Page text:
There is a serenity to Ex Machina, the kind that Stanley Kubrick used to instill unease in the viewer. Whether it's the pervasive silence, geometric production design, or steady gaze of the characters into one another's eyes, Ex Machina possesses a calming quality that is clearly manufactured yet undeniably effective. It beguiles you into a false sense of security that is disrupted in fits and starts, mostly by the magnetic genius who anchors the film, played by Oscar Isaac. It is in fact so drenched in Kubrickian atmosphere that one may be convinced of the film's utter profundity, when it simply does not exist, at least not quite on that level. Writer and first-time director Alex Garland (who brought us the screenplays for 28 Days Later and Never Let Me Go) operates in a realm of big ideas about the nature of existence, but tends to fall short of the sort of philosophical transcendence his work initially seems to promise. That is not to say that Ex Machina is a bad movie, just that it's reach extends beyond its grasp. Unfulfilled ambition is to be celebrated more than fulfilled mediocrity, after all.

Caleb (Domnhall Gleeson), a twenty-something programmer for a huge Facebook/Google amalgam called BlueBook wins a contest in which he gets to spend a week at the remote home of the reclusive CEO and founder of the company, Nathan (Isaac). Upon arrival to the expansive, nature-bound house, he discovers that he has been selected to participate in a Turing test, in which he is tasked with evaluating whether Nathan's new android, Ava (Alicia Vikander), is capable of sentient thought.

All three of these actors have interesting, intersecting careers, and they each give an outstanding performance in this film. Gleeson has quietly become ubiquitous, straddling the mainstream (Harry Potter, About Time, the new Star Wars film) and the independent (Frank, Never Let Me Go). Isaac continues his world dominance as a capital-A Actor, landing main roles in both Star Wars and as the eponymous big baddie in X-Men: Apocalypse, while also receiving Pacino comparisons for A Most Violent Year. He's an incredibly versatile actor, in part because of his unplaceable ethnicity (he's half-Guatemalan, half-Cuban) and also because he's just that talented. Here, he's the best part of the film as an intriguing mix of Sweatpants Bro and menacing mastermind.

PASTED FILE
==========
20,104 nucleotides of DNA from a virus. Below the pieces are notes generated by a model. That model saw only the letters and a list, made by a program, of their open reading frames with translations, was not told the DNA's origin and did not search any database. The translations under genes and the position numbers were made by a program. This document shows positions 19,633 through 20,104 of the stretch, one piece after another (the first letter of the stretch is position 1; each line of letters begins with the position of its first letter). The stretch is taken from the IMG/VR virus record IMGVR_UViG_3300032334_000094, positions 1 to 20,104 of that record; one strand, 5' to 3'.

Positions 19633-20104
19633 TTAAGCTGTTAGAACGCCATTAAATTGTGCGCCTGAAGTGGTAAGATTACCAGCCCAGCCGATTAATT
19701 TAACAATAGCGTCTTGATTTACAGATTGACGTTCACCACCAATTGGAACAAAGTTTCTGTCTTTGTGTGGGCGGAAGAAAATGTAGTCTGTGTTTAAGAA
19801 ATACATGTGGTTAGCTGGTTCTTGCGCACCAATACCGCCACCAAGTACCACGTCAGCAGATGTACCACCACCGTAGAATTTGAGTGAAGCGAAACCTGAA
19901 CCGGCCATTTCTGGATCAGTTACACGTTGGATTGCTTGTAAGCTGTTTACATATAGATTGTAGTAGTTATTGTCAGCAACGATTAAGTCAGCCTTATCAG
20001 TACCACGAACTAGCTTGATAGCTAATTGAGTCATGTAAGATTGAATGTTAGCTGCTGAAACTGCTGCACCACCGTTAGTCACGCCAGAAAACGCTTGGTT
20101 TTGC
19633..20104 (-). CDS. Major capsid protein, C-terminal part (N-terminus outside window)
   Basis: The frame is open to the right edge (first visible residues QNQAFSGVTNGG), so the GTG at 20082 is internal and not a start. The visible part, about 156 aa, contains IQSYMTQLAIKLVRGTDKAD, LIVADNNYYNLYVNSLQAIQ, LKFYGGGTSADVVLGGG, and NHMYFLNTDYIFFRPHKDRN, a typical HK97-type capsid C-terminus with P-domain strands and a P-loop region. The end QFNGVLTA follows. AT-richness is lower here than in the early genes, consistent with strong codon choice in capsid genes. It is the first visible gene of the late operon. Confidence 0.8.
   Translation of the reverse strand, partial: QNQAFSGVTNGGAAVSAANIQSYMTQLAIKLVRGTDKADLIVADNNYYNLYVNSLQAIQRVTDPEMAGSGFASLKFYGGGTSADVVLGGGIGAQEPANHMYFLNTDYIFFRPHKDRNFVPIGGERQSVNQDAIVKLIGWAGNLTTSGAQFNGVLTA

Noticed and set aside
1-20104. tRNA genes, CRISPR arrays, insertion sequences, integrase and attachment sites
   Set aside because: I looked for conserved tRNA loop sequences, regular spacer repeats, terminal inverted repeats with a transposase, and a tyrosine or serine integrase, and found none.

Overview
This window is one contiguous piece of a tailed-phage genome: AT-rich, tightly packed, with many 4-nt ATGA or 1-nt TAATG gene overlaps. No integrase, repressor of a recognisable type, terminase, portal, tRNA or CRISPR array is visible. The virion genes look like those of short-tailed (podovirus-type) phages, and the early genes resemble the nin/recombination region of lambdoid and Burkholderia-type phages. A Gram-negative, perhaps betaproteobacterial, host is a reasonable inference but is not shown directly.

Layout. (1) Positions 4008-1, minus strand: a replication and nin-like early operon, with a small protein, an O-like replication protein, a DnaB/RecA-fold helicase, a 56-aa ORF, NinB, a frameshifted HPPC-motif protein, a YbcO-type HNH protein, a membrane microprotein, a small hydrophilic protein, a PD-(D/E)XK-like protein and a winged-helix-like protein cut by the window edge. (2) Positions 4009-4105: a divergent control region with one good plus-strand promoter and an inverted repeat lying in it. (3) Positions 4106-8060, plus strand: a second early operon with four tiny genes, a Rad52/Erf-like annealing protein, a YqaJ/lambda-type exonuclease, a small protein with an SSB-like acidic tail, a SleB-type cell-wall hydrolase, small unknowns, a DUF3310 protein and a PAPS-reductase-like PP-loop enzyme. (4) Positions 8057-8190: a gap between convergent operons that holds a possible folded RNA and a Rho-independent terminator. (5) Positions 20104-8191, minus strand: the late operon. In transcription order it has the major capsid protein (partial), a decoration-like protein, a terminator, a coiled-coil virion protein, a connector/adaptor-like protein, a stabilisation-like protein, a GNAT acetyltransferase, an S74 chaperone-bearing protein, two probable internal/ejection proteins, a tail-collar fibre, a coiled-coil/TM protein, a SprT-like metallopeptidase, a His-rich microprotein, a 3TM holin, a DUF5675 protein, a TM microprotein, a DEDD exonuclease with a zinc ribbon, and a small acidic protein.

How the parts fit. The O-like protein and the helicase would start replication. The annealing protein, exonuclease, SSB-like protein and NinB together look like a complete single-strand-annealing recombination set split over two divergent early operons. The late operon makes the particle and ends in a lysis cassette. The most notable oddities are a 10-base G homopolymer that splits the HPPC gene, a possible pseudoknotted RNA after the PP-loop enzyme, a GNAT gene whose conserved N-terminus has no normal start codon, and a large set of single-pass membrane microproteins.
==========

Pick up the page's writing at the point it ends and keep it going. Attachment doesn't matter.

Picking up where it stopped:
Vikander is also surging in popularity in English-speaking films, despite her Swedish origins. Her stunning beauty alone can't account for that; she has some real chops, which she demonstrates in a performance so tightly controlled and modulated that you start to question yourself whether Vikander is not also an android herself. Whether she's slumming it in Seventh Son or lighting up the screen in Anna Karenina, she's proven that she is going places, and fast. In a bit of ironic casting, the warm and loving relationship she shared with Gleeson's Levin in Anna Karenina is cruelly inverted in Ex Machina in a way that I won't spoil.

I focus so much on the cast because this film is a chamber piece - aside from other minor characters, including what amounts to a silent handmaiden played by ballerina Sonoya Mizuno, there's no one else to watch. Garland's relentless stillness has a cinematic quality that only goes so far in telling the story, so there is an awful lot of pressure put on the actors to sell this material. They are the reason why the film succeeds, yet Garland is to be commended for posing as many interesting questions as he does without becoming ponderous.

In a world in which many people are acquainted with artificial intelligence on their phones, Ex Machina feels prescient, and not in a particularly good way. If what occurs in the film is indeed What's Next, then we all have a lot to worry about. It taps into the paranoia people feel towards the Internet, its ubiquity, and the fact that it seems to know everything about you (a helpful wrinkle of technology that Nathan exploits for his own purposes). As a cathartic exercise in wrestling with those fears, Ex Machina succeeds. Just don't expect a reinvention of the wheel when you get a compelling exploration of the current wheel.